From 2005 to 2006 the Oswego Admirals of the Ontario Junior Hockey League played in the old ice rink.

MediaEdit

The city is served by The Palladium Times newspaper, Oswego County Today, the student-run newspaper The Oswegonian, as well as OswegoNYlion and is the home to the radio stations WRVO, WSGO, WNYO and WMVN. Oswego also has its own television station, WTOP, which is completely student-run at the State University of New York at Oswego, and is served by the Oswego High School television station, WBUC. Oswego is served by the Syracuse TV market. Previous media included the Oswego Daily News.

EducationEdit

The city is part of the Oswego City School District. The Oswego City School district has one high school (grades 9–12), one middle school (grades 7 and 8) and five elementary schools (grades K–6). The State University of New York at Oswego (SUNY Oswego) is located just west of the city in the town of Oswego. Trinity Catholic School (formerly St. Paul's Academy) provides classes for PreK–6. Oswego Community Christian School provides classes for PreK–8.

Electric power facilitiesEdit

Oswego generating stationEdit

Pursuant to Section 70 of the Public Service Law, NRG Energy, Inc. (now operating as NRG Power Marketing LLC) officially received ownership of the Oswego generating station from previous owners Niagara Mohawk Power Corporation and Rochester Gas and Electric in 1999. NRG was the lowest bidder in an auction arranged by Niagara Mohawk. The facility is a 1,803-megawatt (MW) (nameplate) plant with two steam turbines powered by steam heated in boilers from fuel oil (although one of the units has natural gas listed as a backup fuel). The facility went into service in 1976 (for unit 5) and 1980 (for unit 6). In 2017, it injected 39.7 GWh of electric energy into the electric transmission system. This is equivalent to operating at full capacity for approximately 0.3% of the year. For comparison, the central region consumed 15,819 GWh of electric energy in 2017. Its power is sold into the electric wholesale market administered by the NYISO. Since the plant does not produce much electric energy on an annual basis, it is fair to assume that most of its revenue comes from the NYISO's capacity market. For example, at 1.0 ($/kW - Month), the plant would receive annual revenue of $21.6 million from the capacity market without accounting for actual energy production.[32][33][34][35]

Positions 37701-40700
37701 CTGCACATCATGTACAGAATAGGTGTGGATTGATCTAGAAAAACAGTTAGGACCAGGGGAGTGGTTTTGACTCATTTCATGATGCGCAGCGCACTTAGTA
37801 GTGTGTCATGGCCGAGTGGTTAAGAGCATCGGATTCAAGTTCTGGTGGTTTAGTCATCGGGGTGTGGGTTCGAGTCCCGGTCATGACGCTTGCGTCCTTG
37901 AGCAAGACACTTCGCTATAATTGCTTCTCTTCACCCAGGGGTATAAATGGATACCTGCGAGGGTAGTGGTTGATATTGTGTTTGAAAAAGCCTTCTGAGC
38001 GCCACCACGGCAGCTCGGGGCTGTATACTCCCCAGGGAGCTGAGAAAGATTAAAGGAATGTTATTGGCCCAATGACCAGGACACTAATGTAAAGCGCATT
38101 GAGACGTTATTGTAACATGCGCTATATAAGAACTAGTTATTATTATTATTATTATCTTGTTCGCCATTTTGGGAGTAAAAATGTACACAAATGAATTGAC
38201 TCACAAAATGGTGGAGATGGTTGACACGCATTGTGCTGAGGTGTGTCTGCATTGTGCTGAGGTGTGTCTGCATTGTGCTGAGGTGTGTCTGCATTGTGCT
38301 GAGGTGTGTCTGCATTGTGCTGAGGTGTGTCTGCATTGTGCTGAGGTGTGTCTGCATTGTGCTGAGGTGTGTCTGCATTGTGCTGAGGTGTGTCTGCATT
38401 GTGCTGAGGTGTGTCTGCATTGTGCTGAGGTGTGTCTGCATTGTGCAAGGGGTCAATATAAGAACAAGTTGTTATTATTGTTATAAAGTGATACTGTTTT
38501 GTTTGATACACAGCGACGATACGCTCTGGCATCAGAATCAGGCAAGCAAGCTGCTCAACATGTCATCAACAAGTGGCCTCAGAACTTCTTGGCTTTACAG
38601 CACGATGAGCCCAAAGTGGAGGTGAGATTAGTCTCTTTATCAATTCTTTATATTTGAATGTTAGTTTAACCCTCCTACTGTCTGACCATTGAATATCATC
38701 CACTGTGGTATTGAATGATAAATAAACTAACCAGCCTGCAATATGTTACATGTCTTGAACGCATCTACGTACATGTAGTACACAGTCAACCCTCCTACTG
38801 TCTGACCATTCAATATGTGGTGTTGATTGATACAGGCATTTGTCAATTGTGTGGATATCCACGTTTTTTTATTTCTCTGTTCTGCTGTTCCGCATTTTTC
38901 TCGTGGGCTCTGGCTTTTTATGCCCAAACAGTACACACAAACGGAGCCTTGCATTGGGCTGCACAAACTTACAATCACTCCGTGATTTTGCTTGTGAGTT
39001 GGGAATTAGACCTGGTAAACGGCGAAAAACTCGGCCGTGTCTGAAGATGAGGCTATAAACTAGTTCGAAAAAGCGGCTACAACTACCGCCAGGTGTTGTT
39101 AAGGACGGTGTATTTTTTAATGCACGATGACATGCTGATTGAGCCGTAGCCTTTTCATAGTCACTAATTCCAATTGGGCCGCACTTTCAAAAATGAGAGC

According to the New York State Public Service Commission's database management system, DMM, there was a whistle blower complaint filed against the facility (case no. 92-E-0306) in 1992, however, the DMM website for that case number says its contents were moved to the DMM website for case number 92-M-0016. As of November 2018, there are 5 orders on the DMM case number 92-M-0016 website, none of which have to do with a whistle blower complaint against Oswego generating station.

ReferencesEdit

  1. ^ "2016 U.S. Gazetteer Files". United States Census Bureau. Retrieved Jul 5, 2017.
  2. ^ a b "American FactFinder". United States Census Bureau. Retrieved 2011-05-14.
  3. ^ a b "Population and Housing Unit Estimates". Retrieved July 24, 2019.
  4. ^ http://www.oswegony.org/explore/history
  5. ^ "SCENES IN THE WAR OF 1812: CLOSING OPERATIONS OF THE ARMY OF THE NORTH". Harper's Magazine. 28: 149. 1864 – via Archive.org.
  6. ^ Onondaga, or, Reminiscences of Earlier and Later Times by Joshua Victor Hopkins Clark and spouse Jenna Arcese (Syracuse, 1849; page 391)